[lit-ideas] Re: The Constant Gardener

  • From: "Simon Ward" <sedward@xxxxxxxxxxxxxx>
  • To: <lit-ideas@xxxxxxxxxxxxx>
  • Date: Thu, 29 Jun 2006 16:29:31 +0100

Le Carre has become a bit of a crusader so the background information
isn't out of place.  And yes, it is an odd love story being largely
retrospective, but what moves the plot forward is the main character's
need to find out more about his wife, to the point of following in her
footsteps.  However, as he is following her, the main character has in
view his wife, not her obsession.

I'll take that and concede the point. To a degree. That the conspiracy is actually a plot device might be correct, but I still believe that the plot device was the point Le Carre was seeking make, rather than any lessons that could be drawn from the love story.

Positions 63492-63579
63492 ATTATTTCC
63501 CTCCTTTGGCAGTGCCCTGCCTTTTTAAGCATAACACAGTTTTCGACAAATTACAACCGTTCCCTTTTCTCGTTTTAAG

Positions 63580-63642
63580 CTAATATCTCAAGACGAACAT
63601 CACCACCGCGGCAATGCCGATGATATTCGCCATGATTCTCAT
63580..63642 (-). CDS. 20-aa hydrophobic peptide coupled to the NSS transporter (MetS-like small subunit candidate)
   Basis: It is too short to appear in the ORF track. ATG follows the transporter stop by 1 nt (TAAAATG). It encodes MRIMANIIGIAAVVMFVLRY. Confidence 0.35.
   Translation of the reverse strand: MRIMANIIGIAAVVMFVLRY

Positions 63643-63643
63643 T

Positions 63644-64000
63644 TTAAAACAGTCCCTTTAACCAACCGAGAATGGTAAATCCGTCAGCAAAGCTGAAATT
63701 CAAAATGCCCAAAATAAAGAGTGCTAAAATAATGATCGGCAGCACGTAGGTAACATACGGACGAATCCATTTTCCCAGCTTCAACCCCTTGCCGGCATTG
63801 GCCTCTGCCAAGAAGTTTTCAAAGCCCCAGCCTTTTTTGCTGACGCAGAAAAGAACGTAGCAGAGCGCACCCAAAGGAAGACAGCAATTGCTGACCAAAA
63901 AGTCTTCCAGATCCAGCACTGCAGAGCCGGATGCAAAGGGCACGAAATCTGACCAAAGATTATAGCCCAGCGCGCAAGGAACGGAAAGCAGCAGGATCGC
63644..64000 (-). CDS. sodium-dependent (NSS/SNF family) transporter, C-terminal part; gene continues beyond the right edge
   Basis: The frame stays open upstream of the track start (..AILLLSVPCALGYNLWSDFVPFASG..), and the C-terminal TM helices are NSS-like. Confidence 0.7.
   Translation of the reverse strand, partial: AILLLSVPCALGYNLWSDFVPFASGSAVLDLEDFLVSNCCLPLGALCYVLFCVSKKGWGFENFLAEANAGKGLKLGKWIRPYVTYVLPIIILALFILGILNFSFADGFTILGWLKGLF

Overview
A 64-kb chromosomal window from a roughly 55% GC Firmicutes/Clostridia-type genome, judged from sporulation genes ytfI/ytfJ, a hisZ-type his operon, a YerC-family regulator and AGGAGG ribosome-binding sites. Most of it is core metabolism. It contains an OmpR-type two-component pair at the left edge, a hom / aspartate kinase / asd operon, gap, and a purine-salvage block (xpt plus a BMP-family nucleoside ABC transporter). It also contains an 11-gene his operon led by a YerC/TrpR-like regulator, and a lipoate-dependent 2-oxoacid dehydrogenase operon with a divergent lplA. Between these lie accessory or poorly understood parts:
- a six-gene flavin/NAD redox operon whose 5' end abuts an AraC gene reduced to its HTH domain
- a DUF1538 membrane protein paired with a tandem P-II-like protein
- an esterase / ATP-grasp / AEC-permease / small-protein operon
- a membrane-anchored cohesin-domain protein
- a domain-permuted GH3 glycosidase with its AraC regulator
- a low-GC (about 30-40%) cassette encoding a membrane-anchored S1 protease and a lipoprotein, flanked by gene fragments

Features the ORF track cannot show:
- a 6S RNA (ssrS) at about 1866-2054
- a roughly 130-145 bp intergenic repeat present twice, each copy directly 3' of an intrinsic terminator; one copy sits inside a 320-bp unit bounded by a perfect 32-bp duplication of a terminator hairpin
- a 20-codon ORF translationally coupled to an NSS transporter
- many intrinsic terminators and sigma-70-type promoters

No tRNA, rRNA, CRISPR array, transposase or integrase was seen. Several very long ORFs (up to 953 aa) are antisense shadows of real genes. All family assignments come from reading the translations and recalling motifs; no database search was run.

I say this, because Le Carre is noted for his plot construction. He often starts a novel from one POV, a POV which is then ended abruptly to be replaced by the principal character. His plotting is also surgical in that he is very specific about what is included at any point and, more importantly, what is not included. That the conspiracy in TCG works as a plot device should by no means be construed that is in anyway secondary to the main plot.

I agree that in TCG Le Carre is crusading, but given that it also follows that his plot device is the point not the means.


"Without giving away the specifics, does the ending match the book?"


Thanks for that. I'll advise my father accordingly.


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